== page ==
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Not exactly. I am using it as heat pump to remove heat from inside the chamber, or to use it as both a pump and heater whenever I need to heat the chamber.

I see, linear regulators are inherently inefficient because of the heat they generate, I suppose?

Ah I see - well if you need to cool, then it’s the obvious choice!

Linear regulators simply reduce voltage. Switch-mode regulators convert voltage to current. So if you have 10V on the input of a linear regulator and you want 5V out at 1A, then it draws 10V at 1A and you waste 5*1 = 5W - the system is only 50% efficient. The law of conservation of energy dictates that that 5W is given off as heat by the regulator. A 100% efficient switch mode regulator would draw 0.5A at 10V. Of course in practice they’re more like 80% efficient but still the logical choice.

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And with a peltier you’d still advise voltage control versus current control? My understanding is that there is a direct relationship between current and heat removed with peltiers which is why I was thinking of current control. However in the end it’ll be controlled by PID so it might not matter; my wariness is whether the voltage response is a bit non-linear which might make the PID not great.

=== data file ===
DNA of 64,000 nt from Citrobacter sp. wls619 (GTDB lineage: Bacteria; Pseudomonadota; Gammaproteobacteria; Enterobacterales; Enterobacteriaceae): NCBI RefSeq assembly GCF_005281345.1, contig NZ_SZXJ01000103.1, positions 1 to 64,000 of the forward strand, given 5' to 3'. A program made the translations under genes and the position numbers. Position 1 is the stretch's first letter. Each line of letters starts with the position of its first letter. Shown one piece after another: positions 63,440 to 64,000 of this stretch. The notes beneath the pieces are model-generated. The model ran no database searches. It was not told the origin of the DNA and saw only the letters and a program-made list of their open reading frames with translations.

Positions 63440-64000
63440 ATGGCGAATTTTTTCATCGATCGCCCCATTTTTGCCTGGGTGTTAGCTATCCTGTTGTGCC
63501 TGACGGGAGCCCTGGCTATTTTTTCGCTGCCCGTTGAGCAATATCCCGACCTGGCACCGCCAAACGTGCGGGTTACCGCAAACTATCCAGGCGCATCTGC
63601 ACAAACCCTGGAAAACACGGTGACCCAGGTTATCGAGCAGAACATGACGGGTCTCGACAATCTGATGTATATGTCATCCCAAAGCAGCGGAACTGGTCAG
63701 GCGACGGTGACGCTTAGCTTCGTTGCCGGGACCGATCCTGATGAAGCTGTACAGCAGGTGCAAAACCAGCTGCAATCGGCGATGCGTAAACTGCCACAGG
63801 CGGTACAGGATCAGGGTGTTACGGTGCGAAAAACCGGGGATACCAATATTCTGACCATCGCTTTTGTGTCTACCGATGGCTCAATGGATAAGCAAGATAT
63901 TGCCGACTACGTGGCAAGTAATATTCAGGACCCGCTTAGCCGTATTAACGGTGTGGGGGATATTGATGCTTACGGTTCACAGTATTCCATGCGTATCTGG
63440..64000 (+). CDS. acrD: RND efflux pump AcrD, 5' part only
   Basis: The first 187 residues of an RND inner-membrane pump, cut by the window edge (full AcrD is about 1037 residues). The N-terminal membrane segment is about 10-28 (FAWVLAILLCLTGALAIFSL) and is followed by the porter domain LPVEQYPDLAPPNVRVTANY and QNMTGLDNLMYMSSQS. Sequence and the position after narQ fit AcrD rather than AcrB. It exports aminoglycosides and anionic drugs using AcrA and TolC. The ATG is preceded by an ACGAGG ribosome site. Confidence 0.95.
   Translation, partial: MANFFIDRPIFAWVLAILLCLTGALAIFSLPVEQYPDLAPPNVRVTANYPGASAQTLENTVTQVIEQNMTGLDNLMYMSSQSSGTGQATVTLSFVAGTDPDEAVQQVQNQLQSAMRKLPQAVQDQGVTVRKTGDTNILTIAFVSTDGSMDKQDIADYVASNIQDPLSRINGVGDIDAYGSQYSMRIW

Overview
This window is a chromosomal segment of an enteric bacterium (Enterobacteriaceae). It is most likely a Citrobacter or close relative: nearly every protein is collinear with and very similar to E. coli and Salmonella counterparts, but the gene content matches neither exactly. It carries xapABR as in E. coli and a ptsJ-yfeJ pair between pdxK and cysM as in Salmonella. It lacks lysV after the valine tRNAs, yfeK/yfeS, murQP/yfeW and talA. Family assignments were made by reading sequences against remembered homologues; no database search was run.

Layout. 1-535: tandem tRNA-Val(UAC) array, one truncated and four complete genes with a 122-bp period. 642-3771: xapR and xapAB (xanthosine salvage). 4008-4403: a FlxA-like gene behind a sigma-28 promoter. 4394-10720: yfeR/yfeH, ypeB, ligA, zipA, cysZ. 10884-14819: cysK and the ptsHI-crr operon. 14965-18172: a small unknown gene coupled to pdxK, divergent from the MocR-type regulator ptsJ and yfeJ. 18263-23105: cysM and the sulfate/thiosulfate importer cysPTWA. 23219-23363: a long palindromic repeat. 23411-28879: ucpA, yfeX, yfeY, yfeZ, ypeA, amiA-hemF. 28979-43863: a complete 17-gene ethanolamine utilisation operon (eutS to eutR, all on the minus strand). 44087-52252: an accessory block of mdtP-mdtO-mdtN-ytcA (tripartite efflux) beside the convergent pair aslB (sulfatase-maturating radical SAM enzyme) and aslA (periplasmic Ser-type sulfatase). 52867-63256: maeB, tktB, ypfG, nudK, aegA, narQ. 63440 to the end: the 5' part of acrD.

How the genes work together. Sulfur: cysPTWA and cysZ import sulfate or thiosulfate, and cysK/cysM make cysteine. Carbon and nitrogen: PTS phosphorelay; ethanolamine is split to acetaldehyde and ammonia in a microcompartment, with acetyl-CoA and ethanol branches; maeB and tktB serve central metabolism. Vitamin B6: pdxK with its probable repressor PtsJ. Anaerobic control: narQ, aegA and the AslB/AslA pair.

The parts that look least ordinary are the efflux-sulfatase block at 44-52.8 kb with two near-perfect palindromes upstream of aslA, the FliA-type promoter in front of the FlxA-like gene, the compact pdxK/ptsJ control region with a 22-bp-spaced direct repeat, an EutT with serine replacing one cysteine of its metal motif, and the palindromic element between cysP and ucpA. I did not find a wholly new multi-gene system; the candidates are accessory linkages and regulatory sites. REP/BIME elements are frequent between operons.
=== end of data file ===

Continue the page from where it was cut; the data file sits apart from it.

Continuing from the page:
However, for the model I am looking at it is close-ish to linear so it might not matter!

Cheers for the advise so far by the way.

I don’t have any direct experience with these things, but they may well behave like diodes/LEDs, with a very non-linear voltage/current curve, so current control, as with LEDs, may be preferable. While I can imagine the thermal stresses of switching them on and off with long intervals might be considerable, I am confused as to why PWM control is harmful - where did you read that?

Well… spread around and I could be falling for internet lore. It makes sense though. The Peltier is overall inefficient so it heats up one side considerably (let’s say 10C above ambient from my fiddling with heatsinks) whereas the cold side can be 5 to 10 C below ambient (for my use case). That’s a 20C differential across the device that would be constantly applied on and off to the Peltier. You can imagine that might stress the materials considerably over time. I guess the frequency of the PWM and the response of the materials are both something to consider but Peltiers are known to be prone to failure and people ascribe those failures to this.